Turkey-KRG pipeline ‘close to completion’

Turkey-KRG pipeline ‘close to completion’

OSLO - Reuters
Turkey-KRG pipeline ‘close to completion’

‘The Kurdish Regional Government pipeline is within a few hundred metres of the Fishkhabour pumping station,’ a Norwegian firm has said. REUTERS photo

A new pipeline to carry crude oil from Iraq’s autonomous Kurdistan region to Turkey, which has angered the central government in Baghdad, is nearing completion, Norwegian oil firm DNO International said yesterday.

Iraqi Kurdistan and Baghdad are at odds over how to split revenues from oil and gas production in northern Iraq.

Recently the region has been trying to establish its autonomy from the capital by building a pipeline to Turkey so it could export its hydrocarbons there.

According to DNO, which produces oil at the large Tawke field in northern Iraq, the pipeline is within a few kilometers of the border with Turkey, close to a station where crude is loaded onto trucks.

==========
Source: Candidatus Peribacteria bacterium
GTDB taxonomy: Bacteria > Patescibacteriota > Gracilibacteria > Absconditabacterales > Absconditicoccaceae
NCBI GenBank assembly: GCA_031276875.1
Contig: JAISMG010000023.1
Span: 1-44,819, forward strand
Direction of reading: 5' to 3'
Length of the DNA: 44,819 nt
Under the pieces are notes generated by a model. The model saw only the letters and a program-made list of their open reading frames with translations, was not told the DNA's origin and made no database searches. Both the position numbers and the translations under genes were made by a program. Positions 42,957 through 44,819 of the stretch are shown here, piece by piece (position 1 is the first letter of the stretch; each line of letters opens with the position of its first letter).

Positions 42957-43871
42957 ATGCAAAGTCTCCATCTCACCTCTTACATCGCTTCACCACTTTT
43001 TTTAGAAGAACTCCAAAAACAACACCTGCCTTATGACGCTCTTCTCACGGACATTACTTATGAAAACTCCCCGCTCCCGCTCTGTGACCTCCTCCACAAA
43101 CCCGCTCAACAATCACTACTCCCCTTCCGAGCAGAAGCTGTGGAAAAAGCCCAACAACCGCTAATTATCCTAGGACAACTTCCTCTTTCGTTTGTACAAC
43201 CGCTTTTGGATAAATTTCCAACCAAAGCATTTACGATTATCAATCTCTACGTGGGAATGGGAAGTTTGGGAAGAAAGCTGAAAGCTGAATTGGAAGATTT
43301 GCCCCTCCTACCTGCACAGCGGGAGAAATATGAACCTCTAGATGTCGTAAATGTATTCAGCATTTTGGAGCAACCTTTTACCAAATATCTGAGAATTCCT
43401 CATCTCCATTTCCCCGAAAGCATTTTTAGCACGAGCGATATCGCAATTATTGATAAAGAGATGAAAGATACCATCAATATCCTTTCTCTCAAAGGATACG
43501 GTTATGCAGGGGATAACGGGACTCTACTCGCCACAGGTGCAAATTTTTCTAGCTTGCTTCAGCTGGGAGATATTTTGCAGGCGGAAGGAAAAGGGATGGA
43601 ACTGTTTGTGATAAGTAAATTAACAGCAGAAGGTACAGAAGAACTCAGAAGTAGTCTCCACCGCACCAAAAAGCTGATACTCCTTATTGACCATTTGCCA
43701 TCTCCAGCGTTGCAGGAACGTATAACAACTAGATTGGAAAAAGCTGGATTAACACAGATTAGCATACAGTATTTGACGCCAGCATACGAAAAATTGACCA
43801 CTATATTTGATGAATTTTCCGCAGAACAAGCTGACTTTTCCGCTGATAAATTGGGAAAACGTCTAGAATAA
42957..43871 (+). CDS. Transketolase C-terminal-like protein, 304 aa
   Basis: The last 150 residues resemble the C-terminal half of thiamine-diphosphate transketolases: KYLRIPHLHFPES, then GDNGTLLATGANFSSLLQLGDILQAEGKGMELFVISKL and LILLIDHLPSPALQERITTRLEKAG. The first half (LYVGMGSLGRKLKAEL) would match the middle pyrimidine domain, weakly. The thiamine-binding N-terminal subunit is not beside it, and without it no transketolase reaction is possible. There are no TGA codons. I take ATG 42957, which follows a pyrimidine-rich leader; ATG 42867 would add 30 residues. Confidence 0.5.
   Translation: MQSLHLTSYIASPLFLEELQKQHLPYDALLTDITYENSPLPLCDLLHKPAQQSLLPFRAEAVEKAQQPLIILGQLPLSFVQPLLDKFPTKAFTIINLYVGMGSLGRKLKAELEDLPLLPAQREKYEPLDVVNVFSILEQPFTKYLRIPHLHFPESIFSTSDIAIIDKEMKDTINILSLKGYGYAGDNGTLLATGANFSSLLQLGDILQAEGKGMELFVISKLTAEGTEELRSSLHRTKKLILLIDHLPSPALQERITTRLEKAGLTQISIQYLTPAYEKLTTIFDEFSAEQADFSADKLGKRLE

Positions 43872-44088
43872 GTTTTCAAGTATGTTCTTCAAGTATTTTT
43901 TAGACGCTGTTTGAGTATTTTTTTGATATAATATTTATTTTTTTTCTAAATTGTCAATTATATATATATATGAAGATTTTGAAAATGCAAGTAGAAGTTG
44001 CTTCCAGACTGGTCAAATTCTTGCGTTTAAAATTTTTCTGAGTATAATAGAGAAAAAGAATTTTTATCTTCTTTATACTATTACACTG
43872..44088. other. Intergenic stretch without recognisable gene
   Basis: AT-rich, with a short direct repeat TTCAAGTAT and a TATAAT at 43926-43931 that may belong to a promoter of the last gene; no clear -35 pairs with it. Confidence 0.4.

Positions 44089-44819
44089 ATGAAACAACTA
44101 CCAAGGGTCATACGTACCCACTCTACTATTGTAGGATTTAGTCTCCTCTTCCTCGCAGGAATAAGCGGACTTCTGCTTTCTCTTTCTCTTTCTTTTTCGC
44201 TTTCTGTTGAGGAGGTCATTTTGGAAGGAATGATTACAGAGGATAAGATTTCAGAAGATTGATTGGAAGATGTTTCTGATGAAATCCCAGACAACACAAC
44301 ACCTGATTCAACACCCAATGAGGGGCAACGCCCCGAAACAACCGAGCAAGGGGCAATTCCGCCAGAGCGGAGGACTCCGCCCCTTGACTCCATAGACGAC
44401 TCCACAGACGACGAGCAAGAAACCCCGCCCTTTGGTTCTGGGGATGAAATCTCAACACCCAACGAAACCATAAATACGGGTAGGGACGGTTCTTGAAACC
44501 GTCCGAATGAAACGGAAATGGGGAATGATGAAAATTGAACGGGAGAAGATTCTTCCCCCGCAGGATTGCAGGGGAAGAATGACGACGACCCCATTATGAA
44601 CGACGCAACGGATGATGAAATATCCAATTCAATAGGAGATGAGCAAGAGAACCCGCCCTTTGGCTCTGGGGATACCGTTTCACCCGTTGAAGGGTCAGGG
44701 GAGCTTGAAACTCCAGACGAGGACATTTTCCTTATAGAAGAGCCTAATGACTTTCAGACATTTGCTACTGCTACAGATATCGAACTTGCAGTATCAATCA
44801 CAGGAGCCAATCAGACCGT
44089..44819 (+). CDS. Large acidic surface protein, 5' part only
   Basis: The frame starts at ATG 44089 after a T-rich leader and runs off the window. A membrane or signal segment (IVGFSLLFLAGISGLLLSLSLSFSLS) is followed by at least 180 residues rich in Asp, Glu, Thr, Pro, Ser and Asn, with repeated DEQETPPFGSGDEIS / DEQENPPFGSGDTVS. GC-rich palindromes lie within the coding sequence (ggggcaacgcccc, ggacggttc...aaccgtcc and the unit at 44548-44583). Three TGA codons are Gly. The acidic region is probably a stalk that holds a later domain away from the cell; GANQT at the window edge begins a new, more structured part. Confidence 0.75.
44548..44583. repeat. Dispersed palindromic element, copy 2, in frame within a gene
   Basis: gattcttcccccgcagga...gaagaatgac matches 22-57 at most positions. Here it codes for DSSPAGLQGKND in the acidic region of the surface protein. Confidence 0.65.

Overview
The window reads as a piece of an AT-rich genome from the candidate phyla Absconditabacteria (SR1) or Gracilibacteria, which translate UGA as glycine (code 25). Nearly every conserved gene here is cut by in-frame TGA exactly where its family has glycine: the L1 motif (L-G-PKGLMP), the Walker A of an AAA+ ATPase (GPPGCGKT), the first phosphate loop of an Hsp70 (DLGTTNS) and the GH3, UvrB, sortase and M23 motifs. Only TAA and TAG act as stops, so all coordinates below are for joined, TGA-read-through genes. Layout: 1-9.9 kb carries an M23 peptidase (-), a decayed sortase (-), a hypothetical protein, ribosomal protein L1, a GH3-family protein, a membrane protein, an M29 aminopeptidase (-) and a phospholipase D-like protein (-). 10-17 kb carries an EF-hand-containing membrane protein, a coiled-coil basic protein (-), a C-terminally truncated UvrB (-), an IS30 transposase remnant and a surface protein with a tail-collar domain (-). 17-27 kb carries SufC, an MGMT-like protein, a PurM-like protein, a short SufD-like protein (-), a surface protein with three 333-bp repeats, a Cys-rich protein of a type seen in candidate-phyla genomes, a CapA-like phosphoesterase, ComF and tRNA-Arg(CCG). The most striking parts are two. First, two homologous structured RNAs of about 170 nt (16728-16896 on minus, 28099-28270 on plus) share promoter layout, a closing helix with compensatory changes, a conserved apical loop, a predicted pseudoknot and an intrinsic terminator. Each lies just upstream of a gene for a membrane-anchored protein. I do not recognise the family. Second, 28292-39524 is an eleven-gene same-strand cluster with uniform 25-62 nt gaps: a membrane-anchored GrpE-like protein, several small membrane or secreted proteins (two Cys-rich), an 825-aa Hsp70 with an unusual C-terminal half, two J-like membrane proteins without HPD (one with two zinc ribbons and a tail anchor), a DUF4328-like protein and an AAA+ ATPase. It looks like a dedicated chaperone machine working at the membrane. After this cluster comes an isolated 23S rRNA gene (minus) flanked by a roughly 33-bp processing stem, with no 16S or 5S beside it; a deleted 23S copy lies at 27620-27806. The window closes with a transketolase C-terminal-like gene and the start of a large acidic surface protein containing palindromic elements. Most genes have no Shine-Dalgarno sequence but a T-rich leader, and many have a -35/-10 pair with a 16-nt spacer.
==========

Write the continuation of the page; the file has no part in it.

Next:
“The KRG (Kurdish Regional Government) pipeline is within a few hundred metres of the Fishkhabour pumping station,” said Nicholas Atencio, general manager of DNO’s operations in Kurdistan.

Fishkhabour is situated some 5 kilometres or 3 miles from the border with Turkey.

Once it reaches Fishkhabour, it remains to be seen whether the new pipeline will be tied into an existing line running from Kirkuk to the Turkish port of Ceyhan at a metering station controlled by Baghdad, or beyond there, either before the Turkish border or after it.

The Kirkuk-Ceyhan pipeline has suffered frequent disruptions due to technical problems and attacks by insurgents.

No DNO involvement

Speaking at DNO’s second-quarter results presentation, Atencio noted the company was not involved in exporting its own crude via the pipeline.

The company is for the moment unable to export its crude from Tawke and so sells it locally. But in a sign of its growing confidence, DNO said Tawke had seen its highest production in a single day, at some 113,000 barrels, and its highest sales in a single day, at 102,000 barrels, during the second quarter.

“Internally we play it conservatively. But we are pleased with the progress. Our milestones gives you a sense of what we can do,” DNO Chairman Bijan Mossavar-Rahmani said.

The company said it would be able to produce some 200,000 barrels per day at Tawke by the fourth quarter of 2014.

Earlier yesterday, DNO reported second-quarter earnings that beat expectations.

Its quarterly net profit of 280 million crowns or $47.10 million beat expectations of 244 million and followed a loss of 176 million crowns a year earlier.